D&G founders in mea culpa, public skeptical
Italian fashion house Dolce and Gabbana (D&G) apologized Friday via all its social media accounts after the brand faced a large-scale backlash in China over accusations of racism in promotional materials ahead of a fashion show in Shanghai.
“We offer our sincerest apologies to Chinese people worldwide… We hope our misunderstanding of Chinese culture can be forgiven,” the two founders of the brand, Stefano Gabbana and Domenico Dolce said in a video posted on social media with Chinese and English subtitles.
The apology video was first uploaded on its Weibo account and it was released on its official Twitter, Instagram and Facebook accounts about three hours later.
Dolce said: “We’ve always been very crazy about China, we’ve visited it a lot. We’ve been to many cities. We love your culture.” The pair said the single word “sorry” in Chinese at the end of the video.
The incident stems from a promotional campaign called “Eating with Chopsticks” in which a woman eats Italian food with chopsticks. However, the subtitle described chopsticks as “stick-shaped cutlery.”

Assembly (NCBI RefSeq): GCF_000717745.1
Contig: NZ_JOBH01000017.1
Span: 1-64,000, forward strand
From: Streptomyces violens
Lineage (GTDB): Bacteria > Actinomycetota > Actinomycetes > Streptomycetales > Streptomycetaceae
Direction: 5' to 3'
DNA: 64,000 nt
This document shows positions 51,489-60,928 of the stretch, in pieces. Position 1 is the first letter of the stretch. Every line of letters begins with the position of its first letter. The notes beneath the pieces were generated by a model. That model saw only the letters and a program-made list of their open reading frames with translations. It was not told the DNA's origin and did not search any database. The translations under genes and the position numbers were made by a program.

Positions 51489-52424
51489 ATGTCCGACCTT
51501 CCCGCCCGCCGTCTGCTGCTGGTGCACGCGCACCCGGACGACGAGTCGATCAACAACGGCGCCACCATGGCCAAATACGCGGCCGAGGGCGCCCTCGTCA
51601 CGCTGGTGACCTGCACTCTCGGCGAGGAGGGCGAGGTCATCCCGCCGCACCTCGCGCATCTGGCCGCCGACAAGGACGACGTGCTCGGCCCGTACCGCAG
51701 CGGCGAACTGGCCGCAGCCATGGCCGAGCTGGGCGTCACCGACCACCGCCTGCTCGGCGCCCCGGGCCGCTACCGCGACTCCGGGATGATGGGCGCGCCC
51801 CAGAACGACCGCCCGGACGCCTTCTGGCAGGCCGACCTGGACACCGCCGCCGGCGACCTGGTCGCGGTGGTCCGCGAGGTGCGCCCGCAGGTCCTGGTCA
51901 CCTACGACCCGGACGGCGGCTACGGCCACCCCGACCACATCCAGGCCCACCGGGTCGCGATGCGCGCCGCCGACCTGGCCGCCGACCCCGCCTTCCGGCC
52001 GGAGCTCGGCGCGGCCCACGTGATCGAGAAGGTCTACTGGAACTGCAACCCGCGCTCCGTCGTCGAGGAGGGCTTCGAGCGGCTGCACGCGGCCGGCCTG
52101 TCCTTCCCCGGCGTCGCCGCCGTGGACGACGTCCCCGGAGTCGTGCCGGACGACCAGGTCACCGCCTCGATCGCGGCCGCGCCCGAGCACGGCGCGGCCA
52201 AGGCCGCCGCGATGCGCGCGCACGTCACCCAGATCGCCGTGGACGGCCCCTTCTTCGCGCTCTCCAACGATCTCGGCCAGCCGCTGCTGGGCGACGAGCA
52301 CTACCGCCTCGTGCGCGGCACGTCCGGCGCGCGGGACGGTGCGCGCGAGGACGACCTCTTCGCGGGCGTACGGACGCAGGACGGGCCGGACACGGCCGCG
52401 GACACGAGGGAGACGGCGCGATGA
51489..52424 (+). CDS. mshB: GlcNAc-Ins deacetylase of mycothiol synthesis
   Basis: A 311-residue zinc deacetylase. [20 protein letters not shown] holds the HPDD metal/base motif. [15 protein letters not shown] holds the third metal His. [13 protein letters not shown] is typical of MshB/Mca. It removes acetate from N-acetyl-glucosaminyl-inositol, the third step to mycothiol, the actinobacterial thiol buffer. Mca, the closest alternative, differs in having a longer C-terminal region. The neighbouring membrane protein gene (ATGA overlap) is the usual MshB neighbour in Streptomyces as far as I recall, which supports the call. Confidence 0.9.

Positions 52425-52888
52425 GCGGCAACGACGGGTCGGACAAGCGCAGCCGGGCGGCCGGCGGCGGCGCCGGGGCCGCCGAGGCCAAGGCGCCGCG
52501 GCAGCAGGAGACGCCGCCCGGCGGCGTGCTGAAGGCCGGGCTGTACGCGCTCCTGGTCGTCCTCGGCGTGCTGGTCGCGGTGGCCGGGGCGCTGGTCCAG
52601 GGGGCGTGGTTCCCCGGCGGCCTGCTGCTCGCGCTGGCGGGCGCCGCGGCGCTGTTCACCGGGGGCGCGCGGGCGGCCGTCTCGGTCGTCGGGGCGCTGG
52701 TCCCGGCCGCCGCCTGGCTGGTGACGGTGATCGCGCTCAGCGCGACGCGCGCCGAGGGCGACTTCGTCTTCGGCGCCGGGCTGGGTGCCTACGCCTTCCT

According to a survey conducted by the Global Times Global Poll Center on Friday, over half of interviewees said the advert was “deliberate cultural distortion” and about 31 percent thought it represented D&G’s “cultural superiority.”
Of the more than 9,000 respondents, over 90 percent did not think Chinese neti- zens’ reaction over the incident was radical.
On Wednesday, in an Instagram chat conversation leaked online, Gabbana had allegedly said “the country of shit is China” and “China Ignorant Dirty Smelling Mafia.” After Chinese celebrities withdrew from the runway show that was scheduled in Shanghai on Wednesday, Gabbana claimed his account had been hacked.
However, the survey showed that 93.6 percent of interviewees did not accept his excuse at all and said it was a “coverup.”
More than 98 percent agreed that the reputation of a brand not only represents their morality and philosophy, but also their respect toward crosscultural issues.